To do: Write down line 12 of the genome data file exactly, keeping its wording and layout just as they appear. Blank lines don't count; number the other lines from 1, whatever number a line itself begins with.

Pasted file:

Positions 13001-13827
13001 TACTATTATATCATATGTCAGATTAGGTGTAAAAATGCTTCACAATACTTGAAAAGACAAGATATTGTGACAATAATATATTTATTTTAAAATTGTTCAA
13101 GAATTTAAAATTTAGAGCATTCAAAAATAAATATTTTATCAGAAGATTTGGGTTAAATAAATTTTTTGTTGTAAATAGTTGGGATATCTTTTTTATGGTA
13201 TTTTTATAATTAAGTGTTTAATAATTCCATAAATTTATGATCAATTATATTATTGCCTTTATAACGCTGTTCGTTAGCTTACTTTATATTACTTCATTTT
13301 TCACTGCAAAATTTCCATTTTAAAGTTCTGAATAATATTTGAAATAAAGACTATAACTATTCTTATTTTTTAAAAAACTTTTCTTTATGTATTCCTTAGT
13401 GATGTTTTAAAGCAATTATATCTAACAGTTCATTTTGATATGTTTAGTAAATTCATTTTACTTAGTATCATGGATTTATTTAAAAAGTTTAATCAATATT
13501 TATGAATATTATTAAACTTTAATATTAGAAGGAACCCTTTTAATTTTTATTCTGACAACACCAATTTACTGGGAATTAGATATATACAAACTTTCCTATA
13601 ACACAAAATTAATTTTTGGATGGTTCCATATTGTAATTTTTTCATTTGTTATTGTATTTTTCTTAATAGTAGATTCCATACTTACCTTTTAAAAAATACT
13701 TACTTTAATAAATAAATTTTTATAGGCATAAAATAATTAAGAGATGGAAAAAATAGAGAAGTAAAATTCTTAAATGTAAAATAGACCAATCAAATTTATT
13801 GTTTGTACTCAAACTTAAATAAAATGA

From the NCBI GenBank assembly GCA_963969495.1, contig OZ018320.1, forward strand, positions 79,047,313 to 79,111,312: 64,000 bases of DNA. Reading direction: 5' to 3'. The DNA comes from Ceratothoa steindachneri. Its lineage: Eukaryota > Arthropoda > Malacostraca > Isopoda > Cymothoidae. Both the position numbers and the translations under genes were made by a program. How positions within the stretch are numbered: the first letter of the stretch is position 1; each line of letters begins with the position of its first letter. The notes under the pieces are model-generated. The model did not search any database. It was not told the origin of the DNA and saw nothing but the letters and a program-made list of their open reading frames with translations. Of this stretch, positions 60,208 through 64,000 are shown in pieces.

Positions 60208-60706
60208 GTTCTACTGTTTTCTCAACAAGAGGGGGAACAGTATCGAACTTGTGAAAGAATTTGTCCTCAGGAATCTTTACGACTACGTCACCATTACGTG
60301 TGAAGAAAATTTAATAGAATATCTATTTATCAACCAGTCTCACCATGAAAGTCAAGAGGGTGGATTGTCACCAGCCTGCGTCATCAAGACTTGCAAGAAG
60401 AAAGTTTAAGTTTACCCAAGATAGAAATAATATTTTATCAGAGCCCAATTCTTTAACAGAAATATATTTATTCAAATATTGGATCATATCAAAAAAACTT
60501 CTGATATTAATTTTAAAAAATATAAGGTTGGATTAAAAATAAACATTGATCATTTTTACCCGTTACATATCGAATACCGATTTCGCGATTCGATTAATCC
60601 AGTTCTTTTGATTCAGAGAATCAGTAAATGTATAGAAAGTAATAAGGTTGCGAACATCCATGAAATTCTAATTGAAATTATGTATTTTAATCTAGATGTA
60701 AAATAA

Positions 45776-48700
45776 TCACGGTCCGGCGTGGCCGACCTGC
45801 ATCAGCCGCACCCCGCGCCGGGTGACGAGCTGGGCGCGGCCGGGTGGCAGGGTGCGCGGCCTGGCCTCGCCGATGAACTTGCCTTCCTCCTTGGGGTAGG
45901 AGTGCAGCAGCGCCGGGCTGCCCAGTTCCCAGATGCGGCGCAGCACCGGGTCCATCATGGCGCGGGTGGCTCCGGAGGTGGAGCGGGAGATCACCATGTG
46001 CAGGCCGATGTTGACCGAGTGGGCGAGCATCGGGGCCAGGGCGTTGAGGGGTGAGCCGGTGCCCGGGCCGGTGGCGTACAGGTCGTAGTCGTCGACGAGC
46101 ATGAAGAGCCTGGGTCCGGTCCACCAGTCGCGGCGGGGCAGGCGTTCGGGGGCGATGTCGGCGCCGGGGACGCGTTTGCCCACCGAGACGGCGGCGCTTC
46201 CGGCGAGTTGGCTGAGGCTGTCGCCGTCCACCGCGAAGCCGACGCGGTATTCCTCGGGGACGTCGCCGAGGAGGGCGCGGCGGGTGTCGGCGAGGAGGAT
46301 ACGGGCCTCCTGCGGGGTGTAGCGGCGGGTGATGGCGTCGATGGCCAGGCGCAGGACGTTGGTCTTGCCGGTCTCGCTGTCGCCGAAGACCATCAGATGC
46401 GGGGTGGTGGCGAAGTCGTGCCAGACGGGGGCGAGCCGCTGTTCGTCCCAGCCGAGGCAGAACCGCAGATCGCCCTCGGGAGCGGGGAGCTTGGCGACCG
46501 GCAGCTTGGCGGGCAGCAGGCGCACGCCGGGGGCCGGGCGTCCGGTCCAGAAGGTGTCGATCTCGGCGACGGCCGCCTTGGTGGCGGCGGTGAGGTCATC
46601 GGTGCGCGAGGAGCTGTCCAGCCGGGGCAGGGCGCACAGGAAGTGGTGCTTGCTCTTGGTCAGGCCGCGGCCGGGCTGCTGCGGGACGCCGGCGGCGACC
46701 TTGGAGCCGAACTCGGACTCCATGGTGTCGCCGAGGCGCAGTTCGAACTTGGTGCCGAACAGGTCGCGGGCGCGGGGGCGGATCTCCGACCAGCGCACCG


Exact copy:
Positions 60208-60706